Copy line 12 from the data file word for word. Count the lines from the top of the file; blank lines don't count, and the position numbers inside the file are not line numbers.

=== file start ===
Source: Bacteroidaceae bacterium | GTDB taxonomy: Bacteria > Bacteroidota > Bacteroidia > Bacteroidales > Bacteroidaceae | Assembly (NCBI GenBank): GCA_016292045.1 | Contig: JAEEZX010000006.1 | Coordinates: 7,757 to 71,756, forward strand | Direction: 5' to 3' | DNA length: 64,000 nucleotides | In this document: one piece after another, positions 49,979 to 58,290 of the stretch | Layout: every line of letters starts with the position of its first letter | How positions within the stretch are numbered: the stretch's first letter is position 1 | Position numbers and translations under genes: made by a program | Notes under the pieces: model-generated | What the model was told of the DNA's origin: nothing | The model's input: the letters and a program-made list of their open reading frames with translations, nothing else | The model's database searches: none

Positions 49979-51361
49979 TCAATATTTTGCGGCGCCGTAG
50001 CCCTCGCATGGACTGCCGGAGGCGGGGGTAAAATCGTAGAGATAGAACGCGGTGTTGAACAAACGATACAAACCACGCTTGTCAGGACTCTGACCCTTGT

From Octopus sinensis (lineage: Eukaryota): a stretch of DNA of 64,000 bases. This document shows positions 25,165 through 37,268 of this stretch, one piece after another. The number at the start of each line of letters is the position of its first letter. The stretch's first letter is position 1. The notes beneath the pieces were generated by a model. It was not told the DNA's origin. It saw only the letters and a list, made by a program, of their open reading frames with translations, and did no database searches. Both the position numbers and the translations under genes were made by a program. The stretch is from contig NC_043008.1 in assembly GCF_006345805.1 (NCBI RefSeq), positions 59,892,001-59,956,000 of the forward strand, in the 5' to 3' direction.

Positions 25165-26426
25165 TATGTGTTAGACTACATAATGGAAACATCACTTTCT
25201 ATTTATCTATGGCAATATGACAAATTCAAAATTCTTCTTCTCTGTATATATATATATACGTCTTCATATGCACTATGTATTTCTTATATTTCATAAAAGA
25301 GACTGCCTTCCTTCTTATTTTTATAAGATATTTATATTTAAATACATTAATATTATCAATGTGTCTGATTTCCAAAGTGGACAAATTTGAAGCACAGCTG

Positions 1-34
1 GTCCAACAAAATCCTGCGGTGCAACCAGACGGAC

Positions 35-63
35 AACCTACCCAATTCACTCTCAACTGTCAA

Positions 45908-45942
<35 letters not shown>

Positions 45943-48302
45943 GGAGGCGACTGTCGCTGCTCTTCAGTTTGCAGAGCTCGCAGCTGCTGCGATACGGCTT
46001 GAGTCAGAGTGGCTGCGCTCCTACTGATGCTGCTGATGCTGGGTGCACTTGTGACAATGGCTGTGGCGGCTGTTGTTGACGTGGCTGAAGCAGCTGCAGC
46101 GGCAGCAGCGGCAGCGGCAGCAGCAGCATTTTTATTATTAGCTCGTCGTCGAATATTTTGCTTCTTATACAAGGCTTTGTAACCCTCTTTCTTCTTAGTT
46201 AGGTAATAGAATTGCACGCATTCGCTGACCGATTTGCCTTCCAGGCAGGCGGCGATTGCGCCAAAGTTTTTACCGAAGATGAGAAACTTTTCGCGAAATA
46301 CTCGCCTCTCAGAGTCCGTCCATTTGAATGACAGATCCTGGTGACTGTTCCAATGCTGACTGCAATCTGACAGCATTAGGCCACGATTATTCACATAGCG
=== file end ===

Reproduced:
Positions 35-63